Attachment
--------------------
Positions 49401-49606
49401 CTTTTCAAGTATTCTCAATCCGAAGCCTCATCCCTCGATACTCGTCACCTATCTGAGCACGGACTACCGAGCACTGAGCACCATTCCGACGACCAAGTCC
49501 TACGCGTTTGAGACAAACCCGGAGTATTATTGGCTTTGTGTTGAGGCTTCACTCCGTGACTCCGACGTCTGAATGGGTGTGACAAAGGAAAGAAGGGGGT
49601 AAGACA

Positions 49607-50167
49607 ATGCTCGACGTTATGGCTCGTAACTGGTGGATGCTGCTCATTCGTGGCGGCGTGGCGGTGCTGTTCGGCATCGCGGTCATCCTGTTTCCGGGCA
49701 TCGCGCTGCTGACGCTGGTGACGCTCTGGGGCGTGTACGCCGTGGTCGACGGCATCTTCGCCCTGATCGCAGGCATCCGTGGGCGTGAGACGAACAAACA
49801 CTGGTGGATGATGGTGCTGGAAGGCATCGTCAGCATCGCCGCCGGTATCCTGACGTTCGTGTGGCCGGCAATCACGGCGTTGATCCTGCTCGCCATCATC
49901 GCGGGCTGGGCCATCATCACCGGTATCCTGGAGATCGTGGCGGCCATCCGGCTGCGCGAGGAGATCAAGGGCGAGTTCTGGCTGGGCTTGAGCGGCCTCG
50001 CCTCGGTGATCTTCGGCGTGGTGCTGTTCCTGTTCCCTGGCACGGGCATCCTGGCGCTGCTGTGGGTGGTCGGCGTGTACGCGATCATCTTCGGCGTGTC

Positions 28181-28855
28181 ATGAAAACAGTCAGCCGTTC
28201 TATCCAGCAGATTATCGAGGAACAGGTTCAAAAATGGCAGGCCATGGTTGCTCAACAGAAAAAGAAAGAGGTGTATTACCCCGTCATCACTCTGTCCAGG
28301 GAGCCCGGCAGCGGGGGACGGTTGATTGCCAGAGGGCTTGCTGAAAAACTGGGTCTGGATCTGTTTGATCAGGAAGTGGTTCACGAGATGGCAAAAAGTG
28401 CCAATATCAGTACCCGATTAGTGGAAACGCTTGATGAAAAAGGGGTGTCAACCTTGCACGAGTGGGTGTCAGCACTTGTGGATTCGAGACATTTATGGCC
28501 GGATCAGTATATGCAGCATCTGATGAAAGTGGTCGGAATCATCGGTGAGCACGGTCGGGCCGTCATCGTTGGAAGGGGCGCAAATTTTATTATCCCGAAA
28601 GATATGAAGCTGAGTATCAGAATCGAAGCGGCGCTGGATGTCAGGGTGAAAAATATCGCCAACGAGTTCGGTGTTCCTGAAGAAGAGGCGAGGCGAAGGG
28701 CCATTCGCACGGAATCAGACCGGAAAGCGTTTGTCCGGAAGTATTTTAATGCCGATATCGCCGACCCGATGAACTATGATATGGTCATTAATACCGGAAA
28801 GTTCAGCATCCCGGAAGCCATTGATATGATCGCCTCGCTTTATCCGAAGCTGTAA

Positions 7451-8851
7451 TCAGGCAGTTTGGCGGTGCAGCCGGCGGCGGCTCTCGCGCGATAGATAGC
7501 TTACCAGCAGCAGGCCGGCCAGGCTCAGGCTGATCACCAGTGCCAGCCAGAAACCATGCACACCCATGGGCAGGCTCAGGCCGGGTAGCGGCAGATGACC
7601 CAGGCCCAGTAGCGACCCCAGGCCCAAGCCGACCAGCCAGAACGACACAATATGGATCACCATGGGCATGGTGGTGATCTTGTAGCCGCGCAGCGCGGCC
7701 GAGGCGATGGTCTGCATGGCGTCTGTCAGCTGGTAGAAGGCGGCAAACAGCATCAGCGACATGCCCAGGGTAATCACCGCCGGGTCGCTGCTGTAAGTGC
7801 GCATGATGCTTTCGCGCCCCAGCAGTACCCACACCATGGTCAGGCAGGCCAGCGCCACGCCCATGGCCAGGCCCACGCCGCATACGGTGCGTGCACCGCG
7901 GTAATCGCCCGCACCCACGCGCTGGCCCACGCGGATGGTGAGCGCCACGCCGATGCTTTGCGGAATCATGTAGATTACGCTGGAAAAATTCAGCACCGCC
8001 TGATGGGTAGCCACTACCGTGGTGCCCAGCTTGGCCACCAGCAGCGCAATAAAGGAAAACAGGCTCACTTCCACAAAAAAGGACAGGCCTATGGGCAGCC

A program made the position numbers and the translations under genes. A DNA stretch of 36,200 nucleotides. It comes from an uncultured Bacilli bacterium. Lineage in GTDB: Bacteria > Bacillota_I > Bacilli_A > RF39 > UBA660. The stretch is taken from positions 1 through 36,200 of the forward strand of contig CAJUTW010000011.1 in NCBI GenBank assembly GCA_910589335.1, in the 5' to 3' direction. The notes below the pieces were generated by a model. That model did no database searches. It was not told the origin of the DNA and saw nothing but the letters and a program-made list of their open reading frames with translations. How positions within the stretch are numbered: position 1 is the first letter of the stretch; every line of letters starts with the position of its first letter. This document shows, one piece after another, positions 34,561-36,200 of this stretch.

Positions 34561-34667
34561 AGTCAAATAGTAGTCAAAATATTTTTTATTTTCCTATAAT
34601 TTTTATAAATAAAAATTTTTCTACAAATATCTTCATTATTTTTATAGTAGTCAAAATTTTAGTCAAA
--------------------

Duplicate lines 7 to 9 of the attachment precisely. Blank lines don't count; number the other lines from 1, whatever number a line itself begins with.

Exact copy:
49701 TCGCGCTGCTGACGCTGGTGACGCTCTGGGGCGTGTACGCCGTGGTCGACGGCATCTTCGCCCTGATCGCAGGCATCCGTGGGCGTGAGACGAACAAACA
49801 CTGGTGGATGATGGTGCTGGAAGGCATCGTCAGCATCGCCGCCGGTATCCTGACGTTCGTGTGGCCGGCAATCACGGCGTTGATCCTGCTCGCCATCATC
49901 GCGGGCTGGGCCATCATCACCGGTATCCTGGAGATCGTGGCGGCCATCCGGCTGCGCGAGGAGATCAAGGGCGAGTTCTGGCTGGGCTTGAGCGGCCTCG